Myth #2 – to stop theft

    When you take your bicycle to a Fire Station on Saturday between 9am-Noon, the firefighter does not check the serial number of the bike against the database. According to April Tomecko at LBFD, the firefighters that do the licensing do not even have access to the database.  

    The form is filled out and at some point sent to headquarters, who then sends it to the Police Department, who are then supposed to enter the information in to a database for State and local agencies to access. Not until the final step would a theft be noticed – and then it is up to a detective to take up the case and track down the bike and individual.

    When I spoke to Dorothy Nulk at the Long Beach Police Department – Child Protective Services (the department within the PD that handles bike licensing administration), I had to talk her through the process of getting a bicycle licensed. She said that she had access to the database and offered to run my name. Sounds fun, lets do it.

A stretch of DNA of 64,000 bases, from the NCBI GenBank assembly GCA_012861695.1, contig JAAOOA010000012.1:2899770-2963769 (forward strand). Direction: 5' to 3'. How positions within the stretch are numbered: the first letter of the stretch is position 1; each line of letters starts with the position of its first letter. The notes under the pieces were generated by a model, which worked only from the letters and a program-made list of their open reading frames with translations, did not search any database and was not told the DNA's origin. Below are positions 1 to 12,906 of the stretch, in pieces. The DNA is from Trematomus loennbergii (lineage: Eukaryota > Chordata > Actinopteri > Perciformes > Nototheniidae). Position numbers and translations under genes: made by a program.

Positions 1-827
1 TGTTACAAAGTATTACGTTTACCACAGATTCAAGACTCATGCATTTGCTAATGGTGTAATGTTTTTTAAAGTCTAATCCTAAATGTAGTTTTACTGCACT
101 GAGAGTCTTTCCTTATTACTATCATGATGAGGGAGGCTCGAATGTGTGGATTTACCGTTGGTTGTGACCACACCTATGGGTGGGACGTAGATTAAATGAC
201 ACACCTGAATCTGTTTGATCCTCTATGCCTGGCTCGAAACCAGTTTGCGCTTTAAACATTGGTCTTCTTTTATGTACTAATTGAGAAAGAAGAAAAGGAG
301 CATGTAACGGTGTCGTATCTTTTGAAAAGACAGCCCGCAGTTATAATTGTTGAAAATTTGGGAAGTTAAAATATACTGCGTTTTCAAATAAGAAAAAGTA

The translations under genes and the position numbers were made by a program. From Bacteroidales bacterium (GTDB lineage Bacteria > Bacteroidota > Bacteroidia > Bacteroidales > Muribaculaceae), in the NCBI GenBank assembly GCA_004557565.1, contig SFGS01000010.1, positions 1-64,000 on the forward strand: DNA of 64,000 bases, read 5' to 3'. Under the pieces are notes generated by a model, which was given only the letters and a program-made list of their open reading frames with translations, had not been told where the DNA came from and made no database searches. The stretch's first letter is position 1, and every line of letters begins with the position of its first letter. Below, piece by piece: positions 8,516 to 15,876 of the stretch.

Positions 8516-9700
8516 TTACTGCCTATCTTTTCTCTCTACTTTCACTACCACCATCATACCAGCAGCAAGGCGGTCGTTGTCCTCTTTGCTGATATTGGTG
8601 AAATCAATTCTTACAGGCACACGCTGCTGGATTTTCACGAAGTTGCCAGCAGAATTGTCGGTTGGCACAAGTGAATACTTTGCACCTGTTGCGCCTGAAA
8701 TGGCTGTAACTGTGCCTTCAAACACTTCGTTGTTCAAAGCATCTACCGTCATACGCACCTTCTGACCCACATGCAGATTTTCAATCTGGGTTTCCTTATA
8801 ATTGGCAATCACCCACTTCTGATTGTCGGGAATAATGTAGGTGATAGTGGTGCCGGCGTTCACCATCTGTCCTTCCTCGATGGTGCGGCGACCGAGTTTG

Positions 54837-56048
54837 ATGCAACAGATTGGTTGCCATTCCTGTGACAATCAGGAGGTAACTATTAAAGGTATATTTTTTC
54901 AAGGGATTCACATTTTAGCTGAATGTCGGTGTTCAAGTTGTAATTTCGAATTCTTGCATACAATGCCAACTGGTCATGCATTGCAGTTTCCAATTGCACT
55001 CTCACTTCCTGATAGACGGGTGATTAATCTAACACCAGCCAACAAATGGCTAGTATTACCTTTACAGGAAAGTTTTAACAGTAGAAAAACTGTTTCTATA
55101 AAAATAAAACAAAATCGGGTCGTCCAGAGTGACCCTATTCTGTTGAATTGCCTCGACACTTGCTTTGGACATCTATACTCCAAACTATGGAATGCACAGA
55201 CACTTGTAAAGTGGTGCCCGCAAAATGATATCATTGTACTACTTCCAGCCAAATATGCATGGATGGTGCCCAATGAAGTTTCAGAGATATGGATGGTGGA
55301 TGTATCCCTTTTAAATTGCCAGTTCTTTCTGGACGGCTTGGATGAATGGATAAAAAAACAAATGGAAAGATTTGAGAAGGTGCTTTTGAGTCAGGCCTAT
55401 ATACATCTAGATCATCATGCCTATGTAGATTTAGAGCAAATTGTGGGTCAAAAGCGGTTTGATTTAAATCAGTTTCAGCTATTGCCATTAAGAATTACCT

No record found.

    How can that be? I have four bikes that are current, and they don’t pop up. Not only are the bikes missing, but so is any record of my name. Not one bike I have ever licensed has gotten in to the database. I have my yellow copies of the 4-sheet carbon transfer registration slip – I have them laminated – they don’t expire until December 31, 2009 – they don’t exist in the system.

    California Vehicle Code 39005.
    Cities and counties having a bicycle licensing ordinance or resolution shall maintain records of each bicycle registered. Such records shall include, but not be limited to, the license number, the serial number of the bicycle, the make and type, of the bicycle, and the name and address of the licensee.
    Records shall be maintained by the licensing agency during the period of validity of the license or until notification that the bicycle is no longer to be operated.
    Amended Ch. 947, Stats. 1973. Effective January 1, 1974.